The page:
Author: Robert Haynie
Last weekend, the team at Black Hive Media traveled to San Antonio, Texas to explore the world of PAX South. Originally known as the Penny Arcade Expo, PAX is a convention that focuses exclusively on the gaming industry. They’ve got it all: tabletop game tournaments, a LAN party, exhibit booths from both major game developers as well as smaller independent shops. No matter where you fall on the gaming spectrum, PAX is sure to have something for you to get excited about. Unfortunately, our team only had one day to attempt to navigate the entire show floor, and if you’ve ever been to a convention, you know that seeing everything in one day is impossible. Despite the obvious time limitations, we did our best to see and do as much as possible.
As a first-timer at PAX (or any other convention, for that matter), I can only describe the experience as total sensory overload. From the sheer size of the crowd and the seemingly infinite booths to explore, I was having a difficult time figuring out where to start. For the first hour, our team wandered aimlessly around the show floor just taking in all the sights, sounds, and yes…smells. Eventually we made our way to our first panel of the day, a lecture on the history of EVE Online, presented by the guy who literally wrote the book on the subject: Andrew Groen. To be completely honest, this was not my first choice. I’ve never played EVE, so why would I care to hear a discourse on the history of a game I know nothing about? But as he begun to introduce us to the characters and world of EVE, I found myself listening closely, fascinated by the imagery and the storyline of the game. When he launched into his account of the first epic space battle, I was on the edge of my seat. Something about the 50,000+ real people living an alternate life inside of EVE is fascinating. The complexity of the in-game universe and its remarkable similarity to the real world are almost unmatched in other MMORPGs, and by the time the lecture was over an hour later, I was definitely left wanting more. I strongly recommend checking out Andrew Groen’s book, Empires of EVE.
From there, most of the team scattered to find lunch, while I decided to head over to the Brawlhalla booth. If you haven't heard of Brawlhalla, it’s a 2D brawl-style game that is free to play on Steam and is soon to be released for PS4. I picked up the game last summer and have spent a fair amount of time playing the online competitive mode. In my opinion, the overall gameplay experience is much more enjoyable than similar titles such as Super Smash Brothers. Between tighter controls and a simplified item system, the game feels significantly more accessible to the average gamer. But I'm not here to tell you why I think Brawlhalla is better than Super Smash, at least not today. What drew me to that booth was the chance to play against one of the developers and to tell them how much I enjoyed my time with their game. Well, I got my wish.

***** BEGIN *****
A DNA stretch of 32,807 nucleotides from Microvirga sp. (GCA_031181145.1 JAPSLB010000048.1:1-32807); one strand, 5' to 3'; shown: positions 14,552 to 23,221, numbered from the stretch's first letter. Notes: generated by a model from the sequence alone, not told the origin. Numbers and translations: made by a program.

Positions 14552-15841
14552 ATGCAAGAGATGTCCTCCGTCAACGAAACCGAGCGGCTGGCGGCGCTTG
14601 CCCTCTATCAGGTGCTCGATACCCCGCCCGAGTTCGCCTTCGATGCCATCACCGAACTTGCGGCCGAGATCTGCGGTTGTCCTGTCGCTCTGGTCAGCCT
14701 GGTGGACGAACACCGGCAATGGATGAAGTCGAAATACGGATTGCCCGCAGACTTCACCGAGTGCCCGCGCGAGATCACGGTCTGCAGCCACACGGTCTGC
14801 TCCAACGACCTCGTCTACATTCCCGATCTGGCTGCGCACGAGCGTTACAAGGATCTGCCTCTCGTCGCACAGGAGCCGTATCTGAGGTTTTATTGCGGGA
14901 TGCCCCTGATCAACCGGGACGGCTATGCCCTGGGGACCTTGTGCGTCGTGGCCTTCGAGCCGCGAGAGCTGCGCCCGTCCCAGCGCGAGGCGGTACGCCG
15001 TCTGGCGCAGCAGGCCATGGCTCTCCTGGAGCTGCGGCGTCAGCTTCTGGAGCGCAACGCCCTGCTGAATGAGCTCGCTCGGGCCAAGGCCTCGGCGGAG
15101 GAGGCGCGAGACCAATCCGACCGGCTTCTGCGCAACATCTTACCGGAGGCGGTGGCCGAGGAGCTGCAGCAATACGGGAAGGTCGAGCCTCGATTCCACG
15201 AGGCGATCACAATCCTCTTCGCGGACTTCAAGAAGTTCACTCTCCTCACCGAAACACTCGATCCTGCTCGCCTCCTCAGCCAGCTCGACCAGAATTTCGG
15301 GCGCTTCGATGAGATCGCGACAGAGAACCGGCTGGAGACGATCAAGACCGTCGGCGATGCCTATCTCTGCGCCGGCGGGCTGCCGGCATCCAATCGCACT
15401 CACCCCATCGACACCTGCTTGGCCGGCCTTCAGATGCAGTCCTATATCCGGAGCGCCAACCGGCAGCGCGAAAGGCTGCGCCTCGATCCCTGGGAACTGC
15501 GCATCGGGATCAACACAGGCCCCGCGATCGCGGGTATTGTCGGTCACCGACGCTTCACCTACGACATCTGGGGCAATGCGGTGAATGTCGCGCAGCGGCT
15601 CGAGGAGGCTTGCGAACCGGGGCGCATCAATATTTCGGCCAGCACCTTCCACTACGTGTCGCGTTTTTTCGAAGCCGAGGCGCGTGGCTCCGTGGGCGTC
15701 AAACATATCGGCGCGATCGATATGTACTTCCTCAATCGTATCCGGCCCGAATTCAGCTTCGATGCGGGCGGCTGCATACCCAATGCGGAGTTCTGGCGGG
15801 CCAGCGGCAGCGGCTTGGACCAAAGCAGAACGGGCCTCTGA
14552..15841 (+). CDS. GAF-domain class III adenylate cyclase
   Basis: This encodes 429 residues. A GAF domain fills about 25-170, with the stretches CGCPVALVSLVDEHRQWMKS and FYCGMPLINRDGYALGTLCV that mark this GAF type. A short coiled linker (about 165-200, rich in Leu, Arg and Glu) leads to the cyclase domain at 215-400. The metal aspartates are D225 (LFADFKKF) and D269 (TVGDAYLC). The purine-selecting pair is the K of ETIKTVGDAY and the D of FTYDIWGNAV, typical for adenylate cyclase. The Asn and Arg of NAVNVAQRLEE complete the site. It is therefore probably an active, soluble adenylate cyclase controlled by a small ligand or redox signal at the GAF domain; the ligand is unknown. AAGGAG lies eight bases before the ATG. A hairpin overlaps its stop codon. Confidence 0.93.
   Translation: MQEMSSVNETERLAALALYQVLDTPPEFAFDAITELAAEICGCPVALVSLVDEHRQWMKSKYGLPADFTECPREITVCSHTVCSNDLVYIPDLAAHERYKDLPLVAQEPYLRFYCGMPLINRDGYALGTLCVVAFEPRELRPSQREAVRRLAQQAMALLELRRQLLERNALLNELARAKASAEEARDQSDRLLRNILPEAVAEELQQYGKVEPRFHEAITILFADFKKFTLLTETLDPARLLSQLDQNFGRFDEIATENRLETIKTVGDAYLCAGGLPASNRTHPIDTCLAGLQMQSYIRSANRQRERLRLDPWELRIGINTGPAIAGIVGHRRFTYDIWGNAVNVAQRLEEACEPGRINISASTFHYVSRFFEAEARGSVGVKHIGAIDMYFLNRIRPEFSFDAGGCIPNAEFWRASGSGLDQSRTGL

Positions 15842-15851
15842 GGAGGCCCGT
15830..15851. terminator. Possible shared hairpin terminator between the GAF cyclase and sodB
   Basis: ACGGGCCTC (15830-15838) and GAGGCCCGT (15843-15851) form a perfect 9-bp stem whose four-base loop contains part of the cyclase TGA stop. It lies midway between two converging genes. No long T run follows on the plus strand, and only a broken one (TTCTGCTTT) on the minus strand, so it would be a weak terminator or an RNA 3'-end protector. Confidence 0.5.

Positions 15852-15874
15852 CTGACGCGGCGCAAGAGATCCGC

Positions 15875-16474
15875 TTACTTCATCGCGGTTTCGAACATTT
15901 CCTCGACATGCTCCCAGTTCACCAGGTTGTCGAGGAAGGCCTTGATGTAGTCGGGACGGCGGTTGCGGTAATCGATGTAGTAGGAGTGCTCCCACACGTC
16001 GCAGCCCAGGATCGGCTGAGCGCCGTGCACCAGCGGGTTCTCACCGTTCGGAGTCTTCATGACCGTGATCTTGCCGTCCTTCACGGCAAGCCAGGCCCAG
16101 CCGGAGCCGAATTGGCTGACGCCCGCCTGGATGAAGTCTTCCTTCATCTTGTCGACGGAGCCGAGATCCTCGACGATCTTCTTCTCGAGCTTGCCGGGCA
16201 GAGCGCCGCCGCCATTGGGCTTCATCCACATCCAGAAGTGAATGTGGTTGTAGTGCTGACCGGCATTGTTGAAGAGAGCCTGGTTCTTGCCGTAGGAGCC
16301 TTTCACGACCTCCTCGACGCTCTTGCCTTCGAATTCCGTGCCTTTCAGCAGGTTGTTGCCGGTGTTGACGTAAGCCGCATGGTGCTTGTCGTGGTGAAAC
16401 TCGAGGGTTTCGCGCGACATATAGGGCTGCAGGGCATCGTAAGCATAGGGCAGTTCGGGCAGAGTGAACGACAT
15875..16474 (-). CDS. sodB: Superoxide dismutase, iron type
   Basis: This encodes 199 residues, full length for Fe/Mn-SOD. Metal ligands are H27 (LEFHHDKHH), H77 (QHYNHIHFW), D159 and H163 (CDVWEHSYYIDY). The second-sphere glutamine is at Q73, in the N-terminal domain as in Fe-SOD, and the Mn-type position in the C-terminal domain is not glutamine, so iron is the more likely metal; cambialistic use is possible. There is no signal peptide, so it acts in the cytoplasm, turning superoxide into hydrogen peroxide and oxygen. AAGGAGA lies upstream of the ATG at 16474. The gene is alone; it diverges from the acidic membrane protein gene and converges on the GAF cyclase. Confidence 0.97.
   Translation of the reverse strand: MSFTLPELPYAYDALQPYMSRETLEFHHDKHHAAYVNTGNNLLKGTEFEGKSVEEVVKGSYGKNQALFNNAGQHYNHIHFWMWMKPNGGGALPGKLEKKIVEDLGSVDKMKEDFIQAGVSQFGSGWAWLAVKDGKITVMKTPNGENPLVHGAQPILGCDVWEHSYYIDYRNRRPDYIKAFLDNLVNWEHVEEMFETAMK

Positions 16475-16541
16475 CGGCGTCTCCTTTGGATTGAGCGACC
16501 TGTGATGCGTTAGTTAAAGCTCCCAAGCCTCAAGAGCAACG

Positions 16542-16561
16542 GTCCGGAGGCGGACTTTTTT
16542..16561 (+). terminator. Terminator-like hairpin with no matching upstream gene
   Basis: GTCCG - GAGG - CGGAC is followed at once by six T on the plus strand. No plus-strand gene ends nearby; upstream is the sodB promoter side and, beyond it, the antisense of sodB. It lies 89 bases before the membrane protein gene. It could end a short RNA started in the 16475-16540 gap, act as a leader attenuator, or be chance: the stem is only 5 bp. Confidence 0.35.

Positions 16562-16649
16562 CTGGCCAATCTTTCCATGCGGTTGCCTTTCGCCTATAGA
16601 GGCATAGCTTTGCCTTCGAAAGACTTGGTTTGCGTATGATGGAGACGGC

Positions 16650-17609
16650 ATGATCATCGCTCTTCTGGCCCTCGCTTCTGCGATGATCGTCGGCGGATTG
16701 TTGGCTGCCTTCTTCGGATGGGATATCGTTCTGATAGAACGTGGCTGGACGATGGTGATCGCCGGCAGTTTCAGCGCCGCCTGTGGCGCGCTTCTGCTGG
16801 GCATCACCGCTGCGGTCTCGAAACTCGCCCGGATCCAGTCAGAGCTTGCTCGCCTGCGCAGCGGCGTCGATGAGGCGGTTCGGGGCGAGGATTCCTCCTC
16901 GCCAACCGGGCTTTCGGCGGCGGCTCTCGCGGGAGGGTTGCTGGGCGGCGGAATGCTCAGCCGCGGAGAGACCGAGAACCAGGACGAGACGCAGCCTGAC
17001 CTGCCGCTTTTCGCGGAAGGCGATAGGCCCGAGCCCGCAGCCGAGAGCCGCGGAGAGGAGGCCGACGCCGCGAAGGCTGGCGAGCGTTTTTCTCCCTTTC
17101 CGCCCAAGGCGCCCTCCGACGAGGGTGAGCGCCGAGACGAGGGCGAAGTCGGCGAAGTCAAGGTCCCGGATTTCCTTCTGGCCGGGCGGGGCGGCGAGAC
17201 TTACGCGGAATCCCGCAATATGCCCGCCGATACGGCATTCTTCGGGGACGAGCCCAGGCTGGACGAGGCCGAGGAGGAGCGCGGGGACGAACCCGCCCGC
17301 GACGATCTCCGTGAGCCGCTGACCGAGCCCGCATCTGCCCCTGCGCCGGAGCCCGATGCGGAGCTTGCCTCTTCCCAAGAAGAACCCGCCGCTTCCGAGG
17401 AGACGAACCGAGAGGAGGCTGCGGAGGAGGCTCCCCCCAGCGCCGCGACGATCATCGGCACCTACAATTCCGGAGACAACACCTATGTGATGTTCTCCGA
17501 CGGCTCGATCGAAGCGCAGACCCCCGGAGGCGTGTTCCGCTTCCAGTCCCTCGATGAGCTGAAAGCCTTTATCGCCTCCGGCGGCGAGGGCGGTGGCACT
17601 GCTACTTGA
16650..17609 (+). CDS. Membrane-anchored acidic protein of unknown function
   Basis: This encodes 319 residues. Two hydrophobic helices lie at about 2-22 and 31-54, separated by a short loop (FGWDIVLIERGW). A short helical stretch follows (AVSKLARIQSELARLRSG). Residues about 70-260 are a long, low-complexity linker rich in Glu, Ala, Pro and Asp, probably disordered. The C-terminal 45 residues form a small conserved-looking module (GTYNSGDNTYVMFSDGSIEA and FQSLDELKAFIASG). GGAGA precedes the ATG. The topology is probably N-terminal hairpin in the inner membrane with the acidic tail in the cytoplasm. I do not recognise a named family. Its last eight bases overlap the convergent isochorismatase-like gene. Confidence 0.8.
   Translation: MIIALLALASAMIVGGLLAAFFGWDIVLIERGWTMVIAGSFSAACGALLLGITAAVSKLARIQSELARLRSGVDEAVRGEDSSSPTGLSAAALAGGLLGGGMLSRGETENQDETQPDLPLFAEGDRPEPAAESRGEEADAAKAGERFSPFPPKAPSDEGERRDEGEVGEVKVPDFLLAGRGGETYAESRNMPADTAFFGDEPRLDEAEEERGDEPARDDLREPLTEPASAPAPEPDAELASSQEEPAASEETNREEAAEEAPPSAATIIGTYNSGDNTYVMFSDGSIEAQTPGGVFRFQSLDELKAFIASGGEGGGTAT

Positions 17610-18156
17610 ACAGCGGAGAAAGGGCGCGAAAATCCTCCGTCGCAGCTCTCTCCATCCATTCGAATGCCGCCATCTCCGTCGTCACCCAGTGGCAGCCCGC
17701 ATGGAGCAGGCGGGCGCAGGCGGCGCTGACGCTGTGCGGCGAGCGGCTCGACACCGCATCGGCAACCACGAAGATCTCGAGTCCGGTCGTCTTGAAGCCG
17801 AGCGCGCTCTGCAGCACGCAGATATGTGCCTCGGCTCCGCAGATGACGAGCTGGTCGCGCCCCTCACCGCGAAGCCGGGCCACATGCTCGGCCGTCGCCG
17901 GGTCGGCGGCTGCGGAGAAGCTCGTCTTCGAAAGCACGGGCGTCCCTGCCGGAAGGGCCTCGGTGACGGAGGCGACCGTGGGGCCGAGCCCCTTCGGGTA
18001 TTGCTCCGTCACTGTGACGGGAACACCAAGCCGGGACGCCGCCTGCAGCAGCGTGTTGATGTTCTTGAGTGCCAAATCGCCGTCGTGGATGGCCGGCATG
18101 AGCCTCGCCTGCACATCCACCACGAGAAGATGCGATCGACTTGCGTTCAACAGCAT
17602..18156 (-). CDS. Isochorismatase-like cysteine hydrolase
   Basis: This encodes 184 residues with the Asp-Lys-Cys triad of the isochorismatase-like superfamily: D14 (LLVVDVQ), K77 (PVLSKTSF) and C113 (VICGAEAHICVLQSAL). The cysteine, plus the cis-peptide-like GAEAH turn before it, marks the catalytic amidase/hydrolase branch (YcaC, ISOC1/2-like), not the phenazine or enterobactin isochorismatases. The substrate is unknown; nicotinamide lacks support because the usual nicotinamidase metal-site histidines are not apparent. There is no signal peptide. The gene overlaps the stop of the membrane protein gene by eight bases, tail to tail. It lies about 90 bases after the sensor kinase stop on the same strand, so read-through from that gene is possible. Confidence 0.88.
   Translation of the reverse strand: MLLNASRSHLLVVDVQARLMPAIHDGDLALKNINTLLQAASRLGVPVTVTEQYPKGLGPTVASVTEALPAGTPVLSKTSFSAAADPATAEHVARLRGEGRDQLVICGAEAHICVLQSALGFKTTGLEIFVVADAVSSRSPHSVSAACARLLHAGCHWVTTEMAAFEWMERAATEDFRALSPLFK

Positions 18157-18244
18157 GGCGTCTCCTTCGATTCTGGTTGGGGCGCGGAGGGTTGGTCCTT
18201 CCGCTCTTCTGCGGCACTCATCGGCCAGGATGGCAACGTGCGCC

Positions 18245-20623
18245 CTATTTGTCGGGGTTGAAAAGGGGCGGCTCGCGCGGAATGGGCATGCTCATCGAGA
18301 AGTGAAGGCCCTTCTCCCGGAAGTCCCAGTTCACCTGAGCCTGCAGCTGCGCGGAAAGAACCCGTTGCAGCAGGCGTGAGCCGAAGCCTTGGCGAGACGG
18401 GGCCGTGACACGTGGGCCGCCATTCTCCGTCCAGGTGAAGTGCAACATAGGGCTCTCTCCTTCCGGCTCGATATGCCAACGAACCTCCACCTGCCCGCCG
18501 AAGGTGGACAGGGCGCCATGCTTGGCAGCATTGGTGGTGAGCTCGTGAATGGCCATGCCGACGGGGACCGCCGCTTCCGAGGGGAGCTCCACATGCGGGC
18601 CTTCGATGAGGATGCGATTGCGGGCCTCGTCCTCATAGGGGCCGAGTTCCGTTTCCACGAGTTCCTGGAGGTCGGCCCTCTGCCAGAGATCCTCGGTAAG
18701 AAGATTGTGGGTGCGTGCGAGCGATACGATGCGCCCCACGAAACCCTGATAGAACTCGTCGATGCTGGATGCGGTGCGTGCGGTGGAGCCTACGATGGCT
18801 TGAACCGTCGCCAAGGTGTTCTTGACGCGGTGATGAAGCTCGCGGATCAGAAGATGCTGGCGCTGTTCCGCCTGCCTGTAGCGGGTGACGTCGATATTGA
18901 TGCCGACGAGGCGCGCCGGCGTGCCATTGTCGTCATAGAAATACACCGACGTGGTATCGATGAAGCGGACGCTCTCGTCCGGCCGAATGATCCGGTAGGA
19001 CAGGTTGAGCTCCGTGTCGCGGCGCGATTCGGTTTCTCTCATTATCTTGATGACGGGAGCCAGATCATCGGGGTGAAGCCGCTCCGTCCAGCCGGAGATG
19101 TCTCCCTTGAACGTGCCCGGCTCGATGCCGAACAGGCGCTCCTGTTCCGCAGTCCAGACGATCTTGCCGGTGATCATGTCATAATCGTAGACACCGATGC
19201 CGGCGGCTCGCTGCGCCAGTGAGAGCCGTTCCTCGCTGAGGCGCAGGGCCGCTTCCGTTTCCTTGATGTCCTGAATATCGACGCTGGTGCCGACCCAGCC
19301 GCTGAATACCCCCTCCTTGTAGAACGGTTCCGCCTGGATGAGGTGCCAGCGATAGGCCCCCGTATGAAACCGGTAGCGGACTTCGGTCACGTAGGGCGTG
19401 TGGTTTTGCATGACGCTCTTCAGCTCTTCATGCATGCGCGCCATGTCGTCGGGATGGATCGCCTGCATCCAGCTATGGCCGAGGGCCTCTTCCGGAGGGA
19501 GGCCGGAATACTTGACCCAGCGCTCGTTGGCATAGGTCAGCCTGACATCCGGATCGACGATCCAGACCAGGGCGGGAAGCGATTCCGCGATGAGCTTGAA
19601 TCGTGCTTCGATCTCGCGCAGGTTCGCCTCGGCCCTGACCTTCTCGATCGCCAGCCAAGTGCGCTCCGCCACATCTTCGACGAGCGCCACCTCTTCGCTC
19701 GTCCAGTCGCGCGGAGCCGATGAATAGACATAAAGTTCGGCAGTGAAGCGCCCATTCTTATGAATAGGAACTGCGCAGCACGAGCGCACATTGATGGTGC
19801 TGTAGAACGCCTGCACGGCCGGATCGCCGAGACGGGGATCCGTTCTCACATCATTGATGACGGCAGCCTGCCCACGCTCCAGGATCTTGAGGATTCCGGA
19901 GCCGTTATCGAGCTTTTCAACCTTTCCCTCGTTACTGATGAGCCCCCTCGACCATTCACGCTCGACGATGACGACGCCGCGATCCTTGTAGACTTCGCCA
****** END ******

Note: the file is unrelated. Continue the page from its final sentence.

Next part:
After standing in line for about 30 minutes, I finally had my chance. I anxiously stepped up to the booth, joined the game, and promptly got my ass handed to me by the developer. I think I lasted all of 60 seconds. Satisfied, I thanked the developer for everything and I was on my way. Mission accomplished. As a side note, my experience at the Brawlhalla booth did teach me something about myself that I wasn’t aware of before: I have serious issues performing in front of an audience. As soon as it was my turn to play, my legs began to shake and my mind became foggy and unfocused. I was so nervous that my hands could barely keep up with what my mind was trying to tell it to do. Hell, my deployments to Afghanistan were easier to handle than this! Talk about a weird problem to have, but I digress.
The team reconvened after lunch, and we found our way to our next panel discussion, this time focusing on San Antonio’s indie game scene. The panelists primarily focused on what it takes to be successful as an indie game developer and on outlining the different local game development groups in the city. The bulk of their advice revolved around getting involved in these clubs and actually taking the time to collaborate and create with other like-minded people. From what the panelists said, the indie scene has grown tremendously in the past year, which I see as a promising sign for anyone in the local area trying to find other game designers to work with.
As our day neared an end, the team once again split up to cover more ground. I quickly found myself in line to try out VRsenal’s virtual reality set-up, demoing a sci-fi first-person shooter called ROM. First impression: their VR equipment is top-notch. The headset was a comfortable fit and didn’t make my face feel all front heavy. The rifle they’ve designed looked and felt like a real rifle, and they even went as far as equipping it with a detachable magazine. Unfortunately, my curiosity and enthusiasm for the set-up proved to be problematic. In the short time I was able to play around, I managed to disconnect the rifle from the system, requiring them to restart the entire thing… oops. As far as the integration between the hardware and software is concerned, I have to say the VRsenal product is exceptional. Although the game is in an early state (only three months into development), I was impressed by how immersive the experience was. I hardly noticed any lag between what I was doing and how quickly the equipment registered it. All in all, it was an awesome demo that has me excited for the future of VR.
In summary, PAX was a great experience, and we’re all looking forward to the next one. Let us know what you think about the future of VR in the comments. We would love to hear your predictions on the future of VR and your take on how it stands now.